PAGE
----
In the Before Time, when I would be up and out doing chores by 5 a.m. on Sunday mornings in order to get to Seattle early enough to prepare myself for all that a Sunday morning would hold, I was always tuned in to sunrise. In the winter I did my Sunday morning chores in the dark, but there would come a time every spring when I would notice the light of sunrise on the horizon even at 5 a.m. I could leave my flashlight in the house. That early morning light has marked my summer Sundays for almost two decades. But this year, I haven’t experienced Sunday dawns in the same way. This summer the sheep and I “sleep in” every day, even Sunday. Since March I have marked the passage of time more by the growth of the lambs and the length of my hair than by the morning sunrise.

I miss my early Sunday morning commute into Seattle. I miss getting to church and being the first one there, or maybe seeing one of the Sunday morning openers who would come to unlock everything and prepare the building for our arrival. I miss wandering into the kitchen and greeting the Sunday morning breakfast crew. I miss watching the narthex fill up, and then the sanctuary. I miss our singing, praying, worshipping together. I miss you all.

But I love that you have adopted the Release of the Sheep as a marker to begin worship in this season when we can’t gather in person. There is something about this new tradition- however long it might last- that makes me feel more connected to you at the same time I feel more connected to this farm. When I open the door to the barn, it is as if I am also opening the door to my home and inviting folks into another part of my life.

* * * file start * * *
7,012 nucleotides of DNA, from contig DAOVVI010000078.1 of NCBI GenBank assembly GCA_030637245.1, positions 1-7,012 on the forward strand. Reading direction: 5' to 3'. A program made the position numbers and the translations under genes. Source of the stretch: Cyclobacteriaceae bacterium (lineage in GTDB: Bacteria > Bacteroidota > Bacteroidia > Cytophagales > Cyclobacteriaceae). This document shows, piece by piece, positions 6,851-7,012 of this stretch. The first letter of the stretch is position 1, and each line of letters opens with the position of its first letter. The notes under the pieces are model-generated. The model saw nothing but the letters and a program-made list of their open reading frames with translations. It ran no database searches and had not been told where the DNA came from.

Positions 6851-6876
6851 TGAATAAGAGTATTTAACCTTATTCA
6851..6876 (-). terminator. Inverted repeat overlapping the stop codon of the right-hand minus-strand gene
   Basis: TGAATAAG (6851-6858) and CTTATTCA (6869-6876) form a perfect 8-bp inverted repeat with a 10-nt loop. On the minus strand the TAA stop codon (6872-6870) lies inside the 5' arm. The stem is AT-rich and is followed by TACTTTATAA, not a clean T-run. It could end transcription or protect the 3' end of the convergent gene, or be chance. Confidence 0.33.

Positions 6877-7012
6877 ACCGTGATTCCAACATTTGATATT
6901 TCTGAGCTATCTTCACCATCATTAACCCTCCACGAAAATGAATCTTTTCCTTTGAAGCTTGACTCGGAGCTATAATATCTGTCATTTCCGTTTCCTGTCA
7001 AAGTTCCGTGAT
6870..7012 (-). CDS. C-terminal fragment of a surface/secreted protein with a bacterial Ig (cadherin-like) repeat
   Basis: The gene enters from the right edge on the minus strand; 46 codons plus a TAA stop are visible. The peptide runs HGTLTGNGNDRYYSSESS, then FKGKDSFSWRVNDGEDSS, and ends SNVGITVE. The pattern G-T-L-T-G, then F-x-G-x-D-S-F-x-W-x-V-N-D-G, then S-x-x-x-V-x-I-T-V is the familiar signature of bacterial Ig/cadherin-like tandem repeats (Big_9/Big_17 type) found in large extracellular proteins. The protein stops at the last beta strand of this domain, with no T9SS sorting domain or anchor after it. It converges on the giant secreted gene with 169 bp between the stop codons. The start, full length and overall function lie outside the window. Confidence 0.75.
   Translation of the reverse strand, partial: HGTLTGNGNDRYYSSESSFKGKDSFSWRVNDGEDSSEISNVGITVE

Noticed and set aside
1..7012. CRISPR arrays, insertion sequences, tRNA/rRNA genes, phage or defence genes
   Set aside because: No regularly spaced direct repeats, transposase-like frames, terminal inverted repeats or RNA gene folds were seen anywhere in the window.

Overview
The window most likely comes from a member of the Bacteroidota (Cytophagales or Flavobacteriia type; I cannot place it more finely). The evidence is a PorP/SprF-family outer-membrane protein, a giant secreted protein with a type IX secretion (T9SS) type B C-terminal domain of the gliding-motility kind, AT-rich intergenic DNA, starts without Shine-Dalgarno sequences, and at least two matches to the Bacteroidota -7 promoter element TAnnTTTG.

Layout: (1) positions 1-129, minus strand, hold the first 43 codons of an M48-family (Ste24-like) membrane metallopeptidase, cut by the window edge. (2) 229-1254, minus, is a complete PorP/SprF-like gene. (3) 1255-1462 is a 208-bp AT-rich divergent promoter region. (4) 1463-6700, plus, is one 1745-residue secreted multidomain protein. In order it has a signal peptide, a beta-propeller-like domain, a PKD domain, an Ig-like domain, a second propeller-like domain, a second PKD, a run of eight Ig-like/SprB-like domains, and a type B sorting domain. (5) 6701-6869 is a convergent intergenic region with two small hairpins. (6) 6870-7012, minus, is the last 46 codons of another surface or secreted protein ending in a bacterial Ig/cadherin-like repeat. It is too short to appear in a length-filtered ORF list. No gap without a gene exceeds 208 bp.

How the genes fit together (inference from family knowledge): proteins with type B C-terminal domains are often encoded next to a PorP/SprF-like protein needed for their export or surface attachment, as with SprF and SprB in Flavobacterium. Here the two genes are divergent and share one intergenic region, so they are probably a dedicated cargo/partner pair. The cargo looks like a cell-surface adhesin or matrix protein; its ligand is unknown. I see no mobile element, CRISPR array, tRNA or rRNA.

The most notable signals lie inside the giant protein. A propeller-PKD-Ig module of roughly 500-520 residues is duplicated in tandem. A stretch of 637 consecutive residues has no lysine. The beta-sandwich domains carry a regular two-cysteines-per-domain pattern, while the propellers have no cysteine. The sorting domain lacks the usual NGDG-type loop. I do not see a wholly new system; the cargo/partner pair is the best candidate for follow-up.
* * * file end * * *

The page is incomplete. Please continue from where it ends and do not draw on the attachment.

Then, last week, as another Zoom committee meeting was drawing to a close, I realized it was also time to put the sheep up. So as the meeting was ending, I turned off the camera, put my phone in my pocket, and listened in as I headed down to the pasture. The sheep saw me coming and gathered around the gate to head to the barn for the night. As I was preparing to release them, I heard the chairperson say my name.

“Catherine, would you close us in prayer?”

I pulled my phone out of my pocket and unmuted. “Sure,” I answered, as I always do. I love praying with my church. And then I told them I was down with the sheep and if they wanted, they could stay on line and watched the sheep go back to the barn that they watch them run out of every Sunday. I turned the camera on and flipped it around so everyone could see the sheep there, waiting.

“God, thank you for the opportunity to gather, and for this good work you have called us to. Be with each of us as we end our day. May we be held safe, as a flock of sheep in a barn, until the morning comes. Amen”

I’m pretty sure everyone stayed on line then, as I swung open the gate. Junior’s nose pushed through first and then the whole flock trotted back into the barn. As I closed the barn door and set the latch, I placed my hand there in blessing. “May you all rest safe tonight” I said again, talking to my sheep in the barn and to those from my church who were right there with me too, at the end of my farm day as well as my church day. Maybe the return of the sheep to the barn could become a church tradition too.

Even in this time of being apart, I love being the shepherd of two flocks.